As I was learning soccer, I had a tough time telling the difference between rec and competitive. But, I finally learned.
For competitive players, organized soccer is a small part of their soccer world. They’ve learned 5-30% of what they know about soccer in organized soccer. The rest comes from home, friends and their own interest.
For rec players, organized soccer makes up 80-100% of their soccer world.
Soccer clubs package and sell rec soccer as competitive soccer to parents, so a lot of kids are playing rec soccer, but think they are playing competitive.
Parents can’t tell the difference. Same uniforms, backpacks, cleats, officials, soccer fields, coaches, trophies and costs. The coaches have the same licenses and probably played college or semi-pro, somewhere, even if you never heard of the college or team.
What is different is what is played on the field.
In rec ball, most of the game is 50/50s, turnovers and incomplete passes.
This results from lacking the basic skills of trapping, dribbling and passing the ball because rec players only have a fraction of the cumulative repetition they need to build the muscle memory and foot-eye coordination to be competent since they rarely practice on their own.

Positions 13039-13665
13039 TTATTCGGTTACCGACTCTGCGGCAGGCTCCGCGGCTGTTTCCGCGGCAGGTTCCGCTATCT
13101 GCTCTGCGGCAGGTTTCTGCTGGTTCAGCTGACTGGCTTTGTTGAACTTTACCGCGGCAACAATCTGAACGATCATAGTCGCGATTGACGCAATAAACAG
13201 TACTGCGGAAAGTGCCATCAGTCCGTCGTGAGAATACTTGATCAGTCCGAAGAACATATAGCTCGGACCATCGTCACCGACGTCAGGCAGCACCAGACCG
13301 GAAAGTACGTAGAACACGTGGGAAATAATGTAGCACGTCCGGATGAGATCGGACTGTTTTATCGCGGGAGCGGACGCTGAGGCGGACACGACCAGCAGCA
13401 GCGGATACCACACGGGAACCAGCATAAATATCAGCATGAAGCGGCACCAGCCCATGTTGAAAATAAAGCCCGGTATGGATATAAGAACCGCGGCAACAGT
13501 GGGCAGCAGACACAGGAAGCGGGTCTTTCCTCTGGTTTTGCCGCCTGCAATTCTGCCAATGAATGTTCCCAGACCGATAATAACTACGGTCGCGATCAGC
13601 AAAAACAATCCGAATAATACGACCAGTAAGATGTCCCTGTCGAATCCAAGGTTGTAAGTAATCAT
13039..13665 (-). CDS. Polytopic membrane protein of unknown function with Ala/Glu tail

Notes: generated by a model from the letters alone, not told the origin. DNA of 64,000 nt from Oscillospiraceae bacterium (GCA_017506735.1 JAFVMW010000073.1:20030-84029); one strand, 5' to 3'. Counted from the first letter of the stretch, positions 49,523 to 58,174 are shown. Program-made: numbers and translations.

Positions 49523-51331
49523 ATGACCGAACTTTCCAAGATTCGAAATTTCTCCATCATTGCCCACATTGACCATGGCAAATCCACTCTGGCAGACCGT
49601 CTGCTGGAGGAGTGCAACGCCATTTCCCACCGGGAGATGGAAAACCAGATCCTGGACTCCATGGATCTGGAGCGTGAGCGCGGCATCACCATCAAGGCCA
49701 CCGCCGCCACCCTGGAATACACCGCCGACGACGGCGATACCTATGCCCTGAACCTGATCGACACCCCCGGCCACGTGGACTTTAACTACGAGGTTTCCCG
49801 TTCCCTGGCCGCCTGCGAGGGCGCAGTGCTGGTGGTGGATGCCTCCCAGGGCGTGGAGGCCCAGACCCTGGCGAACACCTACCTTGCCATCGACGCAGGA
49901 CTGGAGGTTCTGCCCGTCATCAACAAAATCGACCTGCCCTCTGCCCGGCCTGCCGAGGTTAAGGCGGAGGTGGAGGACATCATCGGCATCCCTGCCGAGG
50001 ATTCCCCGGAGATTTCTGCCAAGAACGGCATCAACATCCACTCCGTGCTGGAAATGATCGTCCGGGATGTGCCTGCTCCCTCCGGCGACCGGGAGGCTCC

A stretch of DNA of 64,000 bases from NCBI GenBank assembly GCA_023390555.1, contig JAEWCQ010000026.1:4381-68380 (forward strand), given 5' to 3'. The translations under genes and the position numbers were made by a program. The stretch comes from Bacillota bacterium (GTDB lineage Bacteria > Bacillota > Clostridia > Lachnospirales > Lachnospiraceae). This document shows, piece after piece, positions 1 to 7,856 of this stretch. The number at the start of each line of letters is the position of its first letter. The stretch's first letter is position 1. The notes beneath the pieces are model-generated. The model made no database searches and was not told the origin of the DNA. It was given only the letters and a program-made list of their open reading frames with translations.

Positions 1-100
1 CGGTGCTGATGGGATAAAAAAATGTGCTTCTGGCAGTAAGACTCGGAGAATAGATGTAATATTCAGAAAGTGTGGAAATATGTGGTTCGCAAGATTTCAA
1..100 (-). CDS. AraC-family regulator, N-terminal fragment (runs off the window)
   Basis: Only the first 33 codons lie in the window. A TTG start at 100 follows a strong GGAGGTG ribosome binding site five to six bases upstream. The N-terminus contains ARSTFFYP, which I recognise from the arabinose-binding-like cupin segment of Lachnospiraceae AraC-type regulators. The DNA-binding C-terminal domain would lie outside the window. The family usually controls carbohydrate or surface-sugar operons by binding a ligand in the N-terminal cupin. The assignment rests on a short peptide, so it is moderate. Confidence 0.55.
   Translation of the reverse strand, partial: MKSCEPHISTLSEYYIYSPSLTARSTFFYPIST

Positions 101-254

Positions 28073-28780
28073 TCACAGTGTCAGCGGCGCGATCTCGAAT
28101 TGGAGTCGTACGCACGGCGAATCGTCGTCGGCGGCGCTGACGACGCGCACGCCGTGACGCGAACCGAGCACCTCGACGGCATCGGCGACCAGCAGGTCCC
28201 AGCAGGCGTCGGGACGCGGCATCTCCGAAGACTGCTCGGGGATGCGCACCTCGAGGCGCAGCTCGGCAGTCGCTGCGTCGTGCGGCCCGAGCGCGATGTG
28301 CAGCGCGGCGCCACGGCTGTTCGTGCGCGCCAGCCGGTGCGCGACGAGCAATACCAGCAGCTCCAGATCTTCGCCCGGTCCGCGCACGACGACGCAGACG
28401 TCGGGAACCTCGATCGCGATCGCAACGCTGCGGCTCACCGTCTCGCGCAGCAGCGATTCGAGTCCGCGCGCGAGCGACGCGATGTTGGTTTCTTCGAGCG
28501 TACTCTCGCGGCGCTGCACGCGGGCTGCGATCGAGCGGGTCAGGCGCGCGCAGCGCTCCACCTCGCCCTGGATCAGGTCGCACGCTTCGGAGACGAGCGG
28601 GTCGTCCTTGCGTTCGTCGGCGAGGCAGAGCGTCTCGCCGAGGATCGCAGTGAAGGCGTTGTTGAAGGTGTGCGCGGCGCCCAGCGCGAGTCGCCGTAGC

In competitive, most of the game is the team working together to keep the ball with high pass completion and building on basic passing patterns and working into more complex patterns to try to get a shot.
This results from players being competent with trapping, dribbling and passing the ball because they have enough cumulative reps in their lifetime to have built the muscle memory and coordination.
There is much more to soccer than these three skills, but you need these to get there and rec players never can get there because they can’t do these three things.
Imagine baseball if the players can’t catch or throw. Imagine basketball if the players can’t catch, dribble or pass. It would look like much of ‘competitive’ (expensive rec) soccer in the U.S.
Rec players are the players I wrote about in the previous post. They fell in love with playing, but never fell in love with the ball. There’s nothing wrong with that, but if all they want to do is show up and play, save yourself time and money and keep them playing in the local rec league.
The good news is, from my perspective, the effort to become a competitive player isn’t immense. It’s amazing what some practice can do.
The bad news is that rec players won’t do it.